For a few years now when September 11th rolls around, I look up newscasts, photos and stories from that frightening day and try to remember. The reality is that the event hits me far harder now, ten years later, than it did in 2001.
I was almost a freshman in high school. Being home-schooled, my family took their annual vacation in early September after the crowds of school kids had dissipated from our vacation destinations. We were traveling with some close family friends to Montana and Wyoming to visit Yellowstone and Grand Teton National Park. On the way, we stopped by the ranch of friends' parents in Montana, which is where we were enjoying the big sky country on September 11, 2001. Around 10am, one of the brothers who worked on the cattle ranch rode his 4-wheeler over to the house to tell us that a plane had crashed into the World Trade Center. Our hosts had no TV and spotty radio connection so we had very little information beyond that.
A plane crash - however tragic - seemed to my 13-year-old mind to be an average occurrence (not worthy of a frantic visit, tears, and shocked faces - heartless as that may seem). I had no idea what the World Trade Center towers were. I had no idea that terrorists really existed.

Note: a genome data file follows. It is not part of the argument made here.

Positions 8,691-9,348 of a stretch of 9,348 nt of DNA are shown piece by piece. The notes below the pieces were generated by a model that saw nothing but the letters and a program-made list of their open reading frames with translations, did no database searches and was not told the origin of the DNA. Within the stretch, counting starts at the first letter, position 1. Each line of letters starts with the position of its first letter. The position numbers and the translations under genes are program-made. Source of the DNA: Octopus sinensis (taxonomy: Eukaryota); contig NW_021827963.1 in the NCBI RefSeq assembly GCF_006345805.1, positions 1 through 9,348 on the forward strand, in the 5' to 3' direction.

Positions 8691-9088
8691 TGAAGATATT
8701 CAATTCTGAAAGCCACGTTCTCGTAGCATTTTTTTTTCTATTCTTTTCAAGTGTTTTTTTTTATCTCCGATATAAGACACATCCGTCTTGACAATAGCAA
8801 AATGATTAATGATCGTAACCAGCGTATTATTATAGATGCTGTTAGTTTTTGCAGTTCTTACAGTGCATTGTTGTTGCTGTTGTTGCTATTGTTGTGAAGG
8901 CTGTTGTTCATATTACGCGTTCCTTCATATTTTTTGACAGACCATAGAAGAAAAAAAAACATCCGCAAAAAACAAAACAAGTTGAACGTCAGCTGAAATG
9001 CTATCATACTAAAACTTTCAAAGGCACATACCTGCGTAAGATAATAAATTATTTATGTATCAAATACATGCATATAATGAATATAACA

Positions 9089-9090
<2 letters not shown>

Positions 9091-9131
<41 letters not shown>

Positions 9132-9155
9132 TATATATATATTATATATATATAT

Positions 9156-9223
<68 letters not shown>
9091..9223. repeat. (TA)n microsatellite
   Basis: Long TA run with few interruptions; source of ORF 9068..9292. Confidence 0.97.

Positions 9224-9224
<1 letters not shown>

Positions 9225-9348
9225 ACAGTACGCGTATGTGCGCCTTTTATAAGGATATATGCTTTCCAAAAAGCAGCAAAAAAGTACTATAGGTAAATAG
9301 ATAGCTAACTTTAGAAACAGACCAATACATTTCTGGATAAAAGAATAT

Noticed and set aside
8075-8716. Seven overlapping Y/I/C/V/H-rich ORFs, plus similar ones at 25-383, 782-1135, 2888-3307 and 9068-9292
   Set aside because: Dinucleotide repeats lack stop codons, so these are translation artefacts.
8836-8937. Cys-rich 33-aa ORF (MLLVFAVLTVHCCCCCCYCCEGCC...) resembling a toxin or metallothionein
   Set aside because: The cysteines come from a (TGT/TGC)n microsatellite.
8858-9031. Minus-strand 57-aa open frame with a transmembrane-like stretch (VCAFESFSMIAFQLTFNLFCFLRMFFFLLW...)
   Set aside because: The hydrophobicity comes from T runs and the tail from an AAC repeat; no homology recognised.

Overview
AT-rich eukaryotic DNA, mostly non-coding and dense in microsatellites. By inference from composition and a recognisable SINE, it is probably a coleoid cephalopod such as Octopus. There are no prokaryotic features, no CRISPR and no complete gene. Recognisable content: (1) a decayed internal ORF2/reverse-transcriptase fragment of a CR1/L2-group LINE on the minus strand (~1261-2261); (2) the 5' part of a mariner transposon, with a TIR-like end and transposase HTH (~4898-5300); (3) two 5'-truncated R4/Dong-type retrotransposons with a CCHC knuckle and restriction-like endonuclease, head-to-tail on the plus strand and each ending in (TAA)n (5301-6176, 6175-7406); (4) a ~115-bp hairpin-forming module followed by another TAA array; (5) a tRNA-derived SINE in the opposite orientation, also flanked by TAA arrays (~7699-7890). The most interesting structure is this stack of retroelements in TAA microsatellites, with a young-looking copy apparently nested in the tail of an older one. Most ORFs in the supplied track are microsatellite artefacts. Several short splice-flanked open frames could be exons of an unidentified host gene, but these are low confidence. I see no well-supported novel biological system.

That afternoon we got in the car to drive to Yellowstone where my dad tensely demanded silence as he tuned into different radio frequencies trying to find out more. I remember thinking that he was over-reacting. After setting up camp, we sat around the campfire listening to the radio to keep up on what was happening. It was then that we learned about the Pentagon plane and the plane crash in Pennsylvania - and that they were likely all connected. We sat in stunned silence as we heard President Bush's speech to the nation. I watched my dad's friend's face go white as he contacted his work (he is an airplane mechanic) - he had known two of the pilots that went down in the crashes. That was the first time there was a face to the tragedy and I began to feel very solemn and sad - still without really understanding why. I had no frame of reference for what kind of damage had been done and the lives that had been lost. But we all sat around the campfire and prayed for those injured and those in the rescue teams, and the loved ones of those killed.
Over the past ten years, I've gained a much better understanding of the kind of damage that was done on that day. I've read Let's Roll, scoured countless websites with vivid photos and sat in in horror watching videos of that day. On this tenth anniversary, I am better able to grieve with my fellow Americans for the loss we suffered, and to pray for healing and redemption in our country.
We will not forget.
[ps. a read I found helpful: The Gospel at Ground Zero]